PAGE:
Start: October 2, 2017, 10am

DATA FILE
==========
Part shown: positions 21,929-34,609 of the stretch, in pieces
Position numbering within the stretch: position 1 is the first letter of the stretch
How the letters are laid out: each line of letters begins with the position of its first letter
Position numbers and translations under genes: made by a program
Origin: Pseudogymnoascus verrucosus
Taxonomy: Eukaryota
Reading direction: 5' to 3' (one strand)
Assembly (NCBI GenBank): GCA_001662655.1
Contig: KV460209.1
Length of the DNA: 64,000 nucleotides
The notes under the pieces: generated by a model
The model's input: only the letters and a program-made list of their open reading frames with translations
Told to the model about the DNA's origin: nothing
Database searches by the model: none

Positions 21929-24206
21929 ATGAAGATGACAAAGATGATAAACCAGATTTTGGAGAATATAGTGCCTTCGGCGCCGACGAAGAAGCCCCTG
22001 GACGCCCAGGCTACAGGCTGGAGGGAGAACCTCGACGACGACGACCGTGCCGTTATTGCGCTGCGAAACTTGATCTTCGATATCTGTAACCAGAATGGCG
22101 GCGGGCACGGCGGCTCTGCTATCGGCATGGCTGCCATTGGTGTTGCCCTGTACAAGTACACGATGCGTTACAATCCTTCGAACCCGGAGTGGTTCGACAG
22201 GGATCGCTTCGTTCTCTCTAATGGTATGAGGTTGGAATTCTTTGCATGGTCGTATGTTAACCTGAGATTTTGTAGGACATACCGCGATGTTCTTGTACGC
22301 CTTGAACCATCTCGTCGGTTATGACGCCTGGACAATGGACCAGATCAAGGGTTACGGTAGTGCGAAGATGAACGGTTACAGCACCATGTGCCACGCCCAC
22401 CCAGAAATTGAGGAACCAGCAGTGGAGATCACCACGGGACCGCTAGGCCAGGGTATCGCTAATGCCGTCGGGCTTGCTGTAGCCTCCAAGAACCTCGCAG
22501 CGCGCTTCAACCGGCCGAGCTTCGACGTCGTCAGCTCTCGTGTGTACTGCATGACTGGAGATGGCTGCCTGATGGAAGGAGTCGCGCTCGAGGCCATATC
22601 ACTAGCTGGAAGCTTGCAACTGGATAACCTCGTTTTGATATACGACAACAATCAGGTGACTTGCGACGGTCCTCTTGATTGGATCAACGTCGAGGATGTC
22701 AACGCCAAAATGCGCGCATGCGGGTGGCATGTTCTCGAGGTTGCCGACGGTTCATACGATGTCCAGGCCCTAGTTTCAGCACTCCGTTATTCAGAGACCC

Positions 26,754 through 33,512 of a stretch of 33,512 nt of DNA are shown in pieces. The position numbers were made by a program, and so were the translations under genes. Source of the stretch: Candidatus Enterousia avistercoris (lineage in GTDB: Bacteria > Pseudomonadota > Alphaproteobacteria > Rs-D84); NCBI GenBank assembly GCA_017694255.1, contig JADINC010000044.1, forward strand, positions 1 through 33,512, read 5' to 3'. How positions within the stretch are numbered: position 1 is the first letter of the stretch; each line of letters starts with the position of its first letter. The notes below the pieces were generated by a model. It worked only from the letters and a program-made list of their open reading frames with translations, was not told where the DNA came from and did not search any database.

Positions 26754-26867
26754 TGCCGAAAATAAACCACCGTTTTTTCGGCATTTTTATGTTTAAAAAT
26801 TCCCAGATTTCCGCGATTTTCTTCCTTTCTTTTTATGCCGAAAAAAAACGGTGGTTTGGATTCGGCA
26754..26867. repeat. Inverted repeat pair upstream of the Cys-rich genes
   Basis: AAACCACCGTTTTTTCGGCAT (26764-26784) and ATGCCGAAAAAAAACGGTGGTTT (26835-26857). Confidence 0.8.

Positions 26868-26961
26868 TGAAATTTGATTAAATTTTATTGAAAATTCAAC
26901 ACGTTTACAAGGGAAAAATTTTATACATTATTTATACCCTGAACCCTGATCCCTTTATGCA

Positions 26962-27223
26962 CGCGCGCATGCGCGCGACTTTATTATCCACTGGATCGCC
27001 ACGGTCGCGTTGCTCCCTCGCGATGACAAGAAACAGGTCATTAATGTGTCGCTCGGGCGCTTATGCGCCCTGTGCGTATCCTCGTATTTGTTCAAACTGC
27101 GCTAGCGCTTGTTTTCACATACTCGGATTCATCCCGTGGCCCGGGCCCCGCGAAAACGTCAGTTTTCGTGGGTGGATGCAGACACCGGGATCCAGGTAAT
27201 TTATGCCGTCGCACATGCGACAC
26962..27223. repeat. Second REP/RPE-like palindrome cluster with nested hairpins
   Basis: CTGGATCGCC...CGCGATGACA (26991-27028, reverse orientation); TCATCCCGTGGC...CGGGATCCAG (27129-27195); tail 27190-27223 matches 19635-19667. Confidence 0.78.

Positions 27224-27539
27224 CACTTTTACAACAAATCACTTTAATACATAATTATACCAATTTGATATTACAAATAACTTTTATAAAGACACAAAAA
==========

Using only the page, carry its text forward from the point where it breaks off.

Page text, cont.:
In the second decade of the twenty-first century, the genocidal and ecocidal logics of modernity are confronted by growing public knowledge of their unsustainability. Enforced by wars, debt and austerity regimes, unprecedented surveillance and militarized policing, the current global social process produces continuing economic growth, but also deepening inequity and precariousness, climate chaos, and cultural and biological extinction. Are we finally seeing the endgame of capitalist modernity? What is emerging within this emergency? In this context, the critical studies seminar investigates the possible roles and agencies of critical and decolonizing art practices. Major trajectories of critical theory and models of radical art are surveyed (Theodor Adorno, Walter Benjamin, Bertolt Brecht, Guy Debord and others); through these, the complex functions of art in contemporary society are illuminated. The urgent cultural politics of the anthropocene (or, as others contend, the ‘capitalocene’ or ‘anthrobscene’) are explored through new theories of ‘refugia’ and ‘multispecies community’ that push beyond the biases of anthropocentrism (Donna Haraway, Anna Tsing, Jussi Parikka and others). The limits of critical theory are also reflected on, through a consideration of Indigenous knowledge and struggles of resistance to ecocide and cultural genocide (Linda Tuhiwai Smith, Winona LaDuke, Sandy Grande, Linda Hogan and others). The seminar includes close reading of texts, images and film/video works; group exercises and derives; and one writing assignment.